Resolution 1397 and the Fateful Triangle:

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America, Israel, and Palestine

By Hassan El-Najjar 



        The UN Security Council has been meeting for several days this week. Early on March 13, the US presented a resolution proposal that was approved by 14 members of the Council. The 15th member, Syria, abstained from voting. What was Resolution 1397 all about? What has it accomplished? And what is its fate?

        The UNSC was meeting to discuss the Israeli brutal military campaign that aimed at the reoccupation of the Palestinian territories. To block any attempts from the European Union or Arab states to propose a resolution that calls on Israel to withdraw its forces, the U.S. propsed Resolution 1397. The resolution calls for the establishment of a Palestinian state but it neither condemns the Israeli aggression nor calls on Israel to withdraw. That's why Syria (representative of the Arab states) abstained from voting, as a protest.

        The lack of a call on Israel to withdraw from the Palestinian territories is a tantamount of protection for the Israeli occupation and encouragement for Israeli aggression. Moreover, it makes negotiations a form of a Palestinian surrender to Sharon's will. In response, while the Palestinian Authority welcomed the resolution as a recognition of the Palestinian right for a state, it declared that it will not enter any negotiations with the Israeli government before the Israeli withdrawal. In essence, the resolution strengthened the aggressive position of the Israeli government.

        With reference to the history of the Arab-Israeli conflict, it is more likely that Resolution 1397 will take its position in the dusty stack of other resolutions that were passed in the United Nations. The 1947 Resolution 181, called for the partition of Palestine into two states. One materialized (Israel) and the other (Arab Palestine) has been prevented, so far. Resolution 194, which was passed in 1949, called on Israel to allow Palestinian refugees to return to their lands, villages, and towns, and to compensate them for the loss of their property. Resolution 242 called on Israel to withdraw from the Arab territories it occupied in 1967, and resolution 338 repeated the same call after the 1973 war. Israel never observed anyone of them because of the material support and  protection it receives from the United States.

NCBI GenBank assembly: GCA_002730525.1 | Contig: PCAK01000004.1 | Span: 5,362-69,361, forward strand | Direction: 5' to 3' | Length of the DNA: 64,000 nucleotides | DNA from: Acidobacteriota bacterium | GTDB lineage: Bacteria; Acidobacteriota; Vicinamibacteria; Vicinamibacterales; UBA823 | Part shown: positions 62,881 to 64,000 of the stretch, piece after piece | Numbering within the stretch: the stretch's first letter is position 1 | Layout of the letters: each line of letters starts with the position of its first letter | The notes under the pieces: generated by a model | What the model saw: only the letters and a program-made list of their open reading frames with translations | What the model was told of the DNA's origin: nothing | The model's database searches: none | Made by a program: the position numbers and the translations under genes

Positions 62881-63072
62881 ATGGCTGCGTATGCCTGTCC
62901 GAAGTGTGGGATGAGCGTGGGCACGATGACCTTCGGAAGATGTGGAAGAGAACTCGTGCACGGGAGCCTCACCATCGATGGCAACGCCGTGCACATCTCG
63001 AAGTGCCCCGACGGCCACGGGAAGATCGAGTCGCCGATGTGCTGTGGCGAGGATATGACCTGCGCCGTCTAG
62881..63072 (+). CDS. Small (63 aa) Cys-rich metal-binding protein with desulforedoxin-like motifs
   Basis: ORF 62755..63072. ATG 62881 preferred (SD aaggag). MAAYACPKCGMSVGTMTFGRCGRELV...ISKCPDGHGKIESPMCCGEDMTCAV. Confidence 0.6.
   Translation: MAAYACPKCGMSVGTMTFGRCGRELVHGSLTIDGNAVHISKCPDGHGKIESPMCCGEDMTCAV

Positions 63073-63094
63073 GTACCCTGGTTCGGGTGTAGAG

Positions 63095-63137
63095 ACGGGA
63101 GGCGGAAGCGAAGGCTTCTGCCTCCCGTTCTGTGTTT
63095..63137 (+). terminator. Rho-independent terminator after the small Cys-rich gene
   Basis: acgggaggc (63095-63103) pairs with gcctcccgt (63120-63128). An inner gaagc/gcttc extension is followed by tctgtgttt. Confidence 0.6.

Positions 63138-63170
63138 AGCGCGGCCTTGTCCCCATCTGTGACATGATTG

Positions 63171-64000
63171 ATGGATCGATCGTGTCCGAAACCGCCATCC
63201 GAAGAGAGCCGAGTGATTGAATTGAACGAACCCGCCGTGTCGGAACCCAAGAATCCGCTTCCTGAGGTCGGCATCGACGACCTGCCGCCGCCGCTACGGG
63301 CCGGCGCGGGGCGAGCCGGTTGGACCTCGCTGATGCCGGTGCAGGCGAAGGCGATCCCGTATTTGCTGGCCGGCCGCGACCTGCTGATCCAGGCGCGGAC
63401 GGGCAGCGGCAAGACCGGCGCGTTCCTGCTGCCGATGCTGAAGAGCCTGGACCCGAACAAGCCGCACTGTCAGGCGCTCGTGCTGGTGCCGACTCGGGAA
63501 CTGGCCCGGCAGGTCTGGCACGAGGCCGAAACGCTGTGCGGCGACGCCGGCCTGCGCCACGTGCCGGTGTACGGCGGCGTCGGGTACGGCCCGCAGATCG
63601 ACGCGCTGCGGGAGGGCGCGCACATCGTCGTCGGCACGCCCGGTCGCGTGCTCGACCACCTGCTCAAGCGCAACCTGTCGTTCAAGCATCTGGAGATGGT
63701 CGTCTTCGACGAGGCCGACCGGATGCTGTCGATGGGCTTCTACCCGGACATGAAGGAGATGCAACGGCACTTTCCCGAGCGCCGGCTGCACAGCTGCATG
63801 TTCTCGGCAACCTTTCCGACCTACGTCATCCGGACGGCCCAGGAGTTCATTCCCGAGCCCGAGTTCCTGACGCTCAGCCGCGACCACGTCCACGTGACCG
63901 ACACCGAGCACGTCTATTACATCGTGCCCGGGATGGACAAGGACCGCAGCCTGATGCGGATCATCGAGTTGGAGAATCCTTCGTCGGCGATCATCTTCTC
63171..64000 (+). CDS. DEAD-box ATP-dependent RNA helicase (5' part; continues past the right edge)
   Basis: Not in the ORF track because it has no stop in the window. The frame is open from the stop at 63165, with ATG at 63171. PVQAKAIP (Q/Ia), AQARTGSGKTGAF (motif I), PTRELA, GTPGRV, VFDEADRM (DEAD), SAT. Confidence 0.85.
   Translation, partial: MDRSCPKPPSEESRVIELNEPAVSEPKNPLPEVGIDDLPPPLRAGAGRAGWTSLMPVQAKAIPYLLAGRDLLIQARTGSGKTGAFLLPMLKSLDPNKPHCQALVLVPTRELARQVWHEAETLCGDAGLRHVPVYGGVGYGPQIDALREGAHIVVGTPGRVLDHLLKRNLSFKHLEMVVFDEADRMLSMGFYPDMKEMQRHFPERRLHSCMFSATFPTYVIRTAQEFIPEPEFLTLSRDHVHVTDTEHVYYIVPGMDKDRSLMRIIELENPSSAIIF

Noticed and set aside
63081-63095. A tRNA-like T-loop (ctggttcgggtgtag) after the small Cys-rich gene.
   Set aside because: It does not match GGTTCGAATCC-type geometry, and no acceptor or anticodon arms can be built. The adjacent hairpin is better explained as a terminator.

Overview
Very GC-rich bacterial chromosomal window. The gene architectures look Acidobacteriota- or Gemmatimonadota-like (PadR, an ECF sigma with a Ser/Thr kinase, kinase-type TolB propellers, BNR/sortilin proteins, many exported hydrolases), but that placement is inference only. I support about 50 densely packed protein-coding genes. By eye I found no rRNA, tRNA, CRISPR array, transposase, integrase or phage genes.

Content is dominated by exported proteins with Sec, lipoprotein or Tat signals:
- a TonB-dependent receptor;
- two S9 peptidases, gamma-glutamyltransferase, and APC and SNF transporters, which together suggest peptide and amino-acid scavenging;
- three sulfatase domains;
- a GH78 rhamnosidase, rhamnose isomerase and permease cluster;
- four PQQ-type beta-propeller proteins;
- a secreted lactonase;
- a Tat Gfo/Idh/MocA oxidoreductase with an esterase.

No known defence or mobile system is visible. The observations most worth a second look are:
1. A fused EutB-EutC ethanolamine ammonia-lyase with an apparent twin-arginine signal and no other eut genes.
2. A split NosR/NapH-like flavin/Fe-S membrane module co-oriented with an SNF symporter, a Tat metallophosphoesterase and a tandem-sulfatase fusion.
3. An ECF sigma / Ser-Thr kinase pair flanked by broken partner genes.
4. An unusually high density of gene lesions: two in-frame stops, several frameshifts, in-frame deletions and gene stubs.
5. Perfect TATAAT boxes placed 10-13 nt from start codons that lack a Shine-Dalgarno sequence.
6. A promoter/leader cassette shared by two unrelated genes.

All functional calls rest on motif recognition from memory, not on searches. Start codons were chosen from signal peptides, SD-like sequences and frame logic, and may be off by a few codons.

But why does the United States stops short of pressuring Israel to withdraw from the Arab territories? The short answer lies in the influence of pro-Israel officials in the administration, Congress, and the media. The lack of checks and balances in American foreign policy made the United States, the world superpower, a follower of Israel (a nation of five million people). Only the appointment of Arab-Americans and Muslim-Americans to major positions of policy-making in the administration can countrerbalance the influence of pro-Israelis. Members of Congress can receive balanced accounts if they hire Arab-Americans and Muslim-Americans in their staff. Otherwise, most of them will continue receiving only pro-Israel accounts. The major media, TV stations, magazines, newspapers, and publishing houses, are heavily influenced by the Israeli view of the world. They need to hire Arab-Americans and Muslim-Americans for more objective coverage of the conflict in the Middle East and the Islamic world. When this happens, America may not see itself in a collision course with Arabs and Muslims, Israel may stop its aggression, and Palestine may become the land of peace again. But the world cannot wait until this happens. The Palestinians and the Israelis cannot wait until these corrections take place in the American system. President Bush, Vice President Cheney, and Secretary of State Powell all said that they want to see peace between Israelis and Palestinians. To achieve that, the  Bush administration has no other alternative but to pressure Israel to withdraw from the Palestinian territories, so that the final status issues can be negotiated. Short of that, the cycle of violence will continue.

Dr. Hassan A. El-Najjar is the Editor of and author of  "The Gulf War: Overreaction & Excessiveness." (2001).